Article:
Some quick thoughts
The OpenDocument Foundation is in for a bit of a shock. I’m actually in good terms with them (or used to be), but I hope they’ll get a good slap on the wrist for what they so selfishly did a few weeks ago.
Money divides communities and Microsoft knows how to use its money. We have seen that with Novell, which supported OOXML only after receiving a huge heap of cash from Microsoft.
On that same issue, I still wonder about the Foundation sometimes, but I am convinced there is no Microsoft connection. Other people whom I speak to suggest otherwise, but their arguments are poor and they completely neglect to take into account the principles of people at the OpenDocument Foundation where Microsoft’s monopoly is generally loathed.
Sam Hiser is a good example of this and I’ve been reading his blog for quite some time. He has just published a pro-GNU/Linux article in the Financial Times. In his defense of the OpenDocument Foundation, he is now bragging about getting attention (see his blog if you wish). Buy why? Why is it worth betraying ODF just to fuel a publicity stunt? Why throw away their years of hard work just to divert attention?
”Does personal interest overcome the obligations?“They are serving Microsoft’s interests, which Gary tells me is a sad side effect. What happened to the good of the community? Does personal interest overcome the obligations? Wasn’t the Foundation supposed to be for the ‘little people’? At the moment, the very opposite steps appear to be taken. They drive in reverse. CDF? I was patient enough and I even mentioned it at some stage. I had some blind trust and faith, but those who understand CDF say it’s impractical, according to the latest article from Andy Updegrove. It’s a route to nowhere. Andy has some harsh words for the media as well:
The most astonishing piece was written by ZDNet’s Mary Jo Foley. Early on in her article she stated that, “the ODF camp might unravel before Microsoft’s rival Office Open XML (OOXML) comes up for final international standardization vote early next year.” All because Gary, Sam and Marbux have decided that ODF does not meet their needs. Astonishing indeed, given that there is no available evidence to support such a prediction.
Here’s where things stand today:
- The Foundation’s former members are not supporting Gary, Sam and Marbux
- No one has spoken up to support their view of CDF as an alternative
- They are not working with the W3C at this time, and no one at W3C is working with CDF in the manner they are proposing
- CDF is not an appropriate substitute for ODF
- The CDF working group is not chartered to provide what Gary, Sam and Marbux want to try and accomplish, even assuming that what they want is technically possible
All of which takes us back to the question, What were Gary, Sam and Marbux thinking?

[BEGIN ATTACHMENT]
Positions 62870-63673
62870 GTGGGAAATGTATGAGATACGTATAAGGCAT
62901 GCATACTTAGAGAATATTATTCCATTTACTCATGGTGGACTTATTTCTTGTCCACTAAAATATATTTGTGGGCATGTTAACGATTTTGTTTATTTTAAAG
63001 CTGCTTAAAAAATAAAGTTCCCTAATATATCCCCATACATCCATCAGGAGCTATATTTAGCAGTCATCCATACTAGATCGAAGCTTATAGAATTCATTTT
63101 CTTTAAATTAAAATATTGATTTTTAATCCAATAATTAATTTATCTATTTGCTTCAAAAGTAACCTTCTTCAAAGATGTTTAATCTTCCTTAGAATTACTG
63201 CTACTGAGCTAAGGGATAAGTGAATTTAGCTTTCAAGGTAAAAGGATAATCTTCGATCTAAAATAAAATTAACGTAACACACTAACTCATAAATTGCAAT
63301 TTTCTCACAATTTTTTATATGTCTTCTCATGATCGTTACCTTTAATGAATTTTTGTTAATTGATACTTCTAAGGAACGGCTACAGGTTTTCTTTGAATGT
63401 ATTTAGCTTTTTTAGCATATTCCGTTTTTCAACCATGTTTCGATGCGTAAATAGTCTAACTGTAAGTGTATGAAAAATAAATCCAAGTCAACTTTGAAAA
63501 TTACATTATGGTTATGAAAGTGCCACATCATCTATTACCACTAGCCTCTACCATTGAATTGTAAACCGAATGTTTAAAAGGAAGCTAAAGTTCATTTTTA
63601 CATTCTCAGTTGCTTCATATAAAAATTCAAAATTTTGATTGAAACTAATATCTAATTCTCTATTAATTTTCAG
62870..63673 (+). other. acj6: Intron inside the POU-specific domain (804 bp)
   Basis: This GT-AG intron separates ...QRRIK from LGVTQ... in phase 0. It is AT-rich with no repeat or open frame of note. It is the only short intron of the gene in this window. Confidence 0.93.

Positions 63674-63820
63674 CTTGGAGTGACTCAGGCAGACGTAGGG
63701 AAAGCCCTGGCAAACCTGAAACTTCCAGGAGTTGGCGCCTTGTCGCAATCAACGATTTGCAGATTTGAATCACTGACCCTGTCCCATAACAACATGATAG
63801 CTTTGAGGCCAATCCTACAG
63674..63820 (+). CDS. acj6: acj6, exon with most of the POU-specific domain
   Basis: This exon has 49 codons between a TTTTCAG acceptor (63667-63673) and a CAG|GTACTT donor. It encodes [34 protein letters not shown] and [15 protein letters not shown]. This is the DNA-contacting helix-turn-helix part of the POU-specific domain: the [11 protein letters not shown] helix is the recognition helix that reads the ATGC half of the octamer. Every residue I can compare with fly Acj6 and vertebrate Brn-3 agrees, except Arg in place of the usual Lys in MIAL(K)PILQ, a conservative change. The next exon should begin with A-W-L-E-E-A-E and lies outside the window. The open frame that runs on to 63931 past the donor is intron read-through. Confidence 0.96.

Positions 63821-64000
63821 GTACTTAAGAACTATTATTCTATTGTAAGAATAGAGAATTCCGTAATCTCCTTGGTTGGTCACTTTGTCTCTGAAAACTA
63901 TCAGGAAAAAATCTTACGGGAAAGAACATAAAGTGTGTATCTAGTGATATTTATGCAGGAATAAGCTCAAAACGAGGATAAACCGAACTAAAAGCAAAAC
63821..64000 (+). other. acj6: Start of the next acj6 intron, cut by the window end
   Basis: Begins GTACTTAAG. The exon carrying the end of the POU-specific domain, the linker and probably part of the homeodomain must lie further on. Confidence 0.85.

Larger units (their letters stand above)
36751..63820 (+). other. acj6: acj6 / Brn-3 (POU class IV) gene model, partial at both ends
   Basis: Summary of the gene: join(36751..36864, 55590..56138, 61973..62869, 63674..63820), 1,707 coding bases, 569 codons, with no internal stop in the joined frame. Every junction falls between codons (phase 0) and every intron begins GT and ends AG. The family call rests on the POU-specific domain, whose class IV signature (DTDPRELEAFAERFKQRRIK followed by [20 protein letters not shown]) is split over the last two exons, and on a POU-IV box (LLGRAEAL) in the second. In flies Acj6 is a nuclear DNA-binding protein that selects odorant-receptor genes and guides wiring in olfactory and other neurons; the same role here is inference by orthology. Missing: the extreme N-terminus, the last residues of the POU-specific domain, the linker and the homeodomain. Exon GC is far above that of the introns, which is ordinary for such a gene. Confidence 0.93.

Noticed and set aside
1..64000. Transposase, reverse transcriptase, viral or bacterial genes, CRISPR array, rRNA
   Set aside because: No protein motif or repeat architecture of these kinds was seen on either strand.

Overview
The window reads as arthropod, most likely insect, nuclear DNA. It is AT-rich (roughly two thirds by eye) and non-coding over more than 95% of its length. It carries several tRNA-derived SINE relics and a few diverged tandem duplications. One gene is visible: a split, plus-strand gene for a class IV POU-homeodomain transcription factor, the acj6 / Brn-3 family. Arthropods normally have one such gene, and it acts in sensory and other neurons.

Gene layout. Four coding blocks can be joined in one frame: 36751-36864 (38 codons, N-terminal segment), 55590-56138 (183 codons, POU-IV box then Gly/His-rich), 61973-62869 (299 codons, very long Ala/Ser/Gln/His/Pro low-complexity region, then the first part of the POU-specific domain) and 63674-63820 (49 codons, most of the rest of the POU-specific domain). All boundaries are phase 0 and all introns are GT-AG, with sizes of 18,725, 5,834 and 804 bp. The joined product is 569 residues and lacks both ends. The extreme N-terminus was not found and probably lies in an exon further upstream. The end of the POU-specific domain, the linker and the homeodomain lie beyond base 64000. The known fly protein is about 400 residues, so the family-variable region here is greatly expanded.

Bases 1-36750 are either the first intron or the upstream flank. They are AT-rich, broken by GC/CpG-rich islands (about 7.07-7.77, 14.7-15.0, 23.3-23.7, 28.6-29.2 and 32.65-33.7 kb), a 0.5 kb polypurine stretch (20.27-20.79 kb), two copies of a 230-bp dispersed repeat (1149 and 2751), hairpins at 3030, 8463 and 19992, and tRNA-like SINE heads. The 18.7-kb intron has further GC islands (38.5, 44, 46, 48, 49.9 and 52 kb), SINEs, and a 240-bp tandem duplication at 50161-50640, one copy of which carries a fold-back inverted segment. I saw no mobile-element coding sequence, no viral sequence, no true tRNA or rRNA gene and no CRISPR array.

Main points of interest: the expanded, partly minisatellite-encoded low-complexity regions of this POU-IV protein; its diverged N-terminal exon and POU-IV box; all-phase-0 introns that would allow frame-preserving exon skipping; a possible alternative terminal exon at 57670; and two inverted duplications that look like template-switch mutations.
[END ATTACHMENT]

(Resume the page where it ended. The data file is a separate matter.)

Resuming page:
I trust Andy’s assessment a great deal, but it’s a good point to clarify that just as we haven't any association with the FSF (or any not-for-profit body for that matter), there’s no connection at all to IBM, or Sun, or anybody else in industry. This is about freedom and fair competition, not market value. It’s good that I’ve actually been reminded to state this in public.
To Andy, our stance would be rather odd. He works for the Linux Foundation, which has Novell as a Gold Sponsor. Generally, it’s the same situation with IBM (notably Rob and Bob), which collaborates with Novell. Still, We’re on Weir’s blogroll (he added us by choice) and Andy lets the links (trackbacks) be. Bob actually linked to
boycottnovell.com from his blog (again, by choice). I appreciate this, but again I stress that there’s no connection at all. Shane and I are independent individuals.
Returning to the point at hand, the important part of the article is that where Andy cites a position of authority. Even CDF people say that CDF cannot replace ODF. It is simply not suitable. Meanwhile, ODF gets support from almost everyone (well, just about everyone except Microsoft).
”It’s about time someone explained that the OpenDocument Foundation is not exactly what the name stands for or strives to represent.“It’s about time someone explained that the OpenDocument Foundation is not exactly what the name stands for or strives to represent. Rob Wier did this a month ago, but now it’s the CDF experts as well that give the Foundation the thumbs down. Mind you, I used to be a supporter of the Foundation before they began with the self-serving charade. I hope I haven’t lost them as friends, but I just can’t support their cause, which is a non-cause at the moment.
On the other side of the pond, OOXML is the format which associated with fraud and bribery. We have all the necessary facts to back and protect this accusation. There is no reason to feel shy about using words such as these (“fraud” and “bribery”) when there’s just so much evidence. Anything else would be a case of turning a blind eye to crime, or unethical manipulation at the very least.
If you wish to know what lies ahead for OOXML, then watch Bob Sutor’s latest blog item.
Though I’ve written about this before, I continue to be amazed that there does not seem to be a single, unambiguous, and logically complete description of what will happen at the OOXML Ballot Resolution Meeting (BRM) in Geneva at the end of February.
Will it be technical or political? What role will the money have? One thing is certainly true: the ISO has lost its way.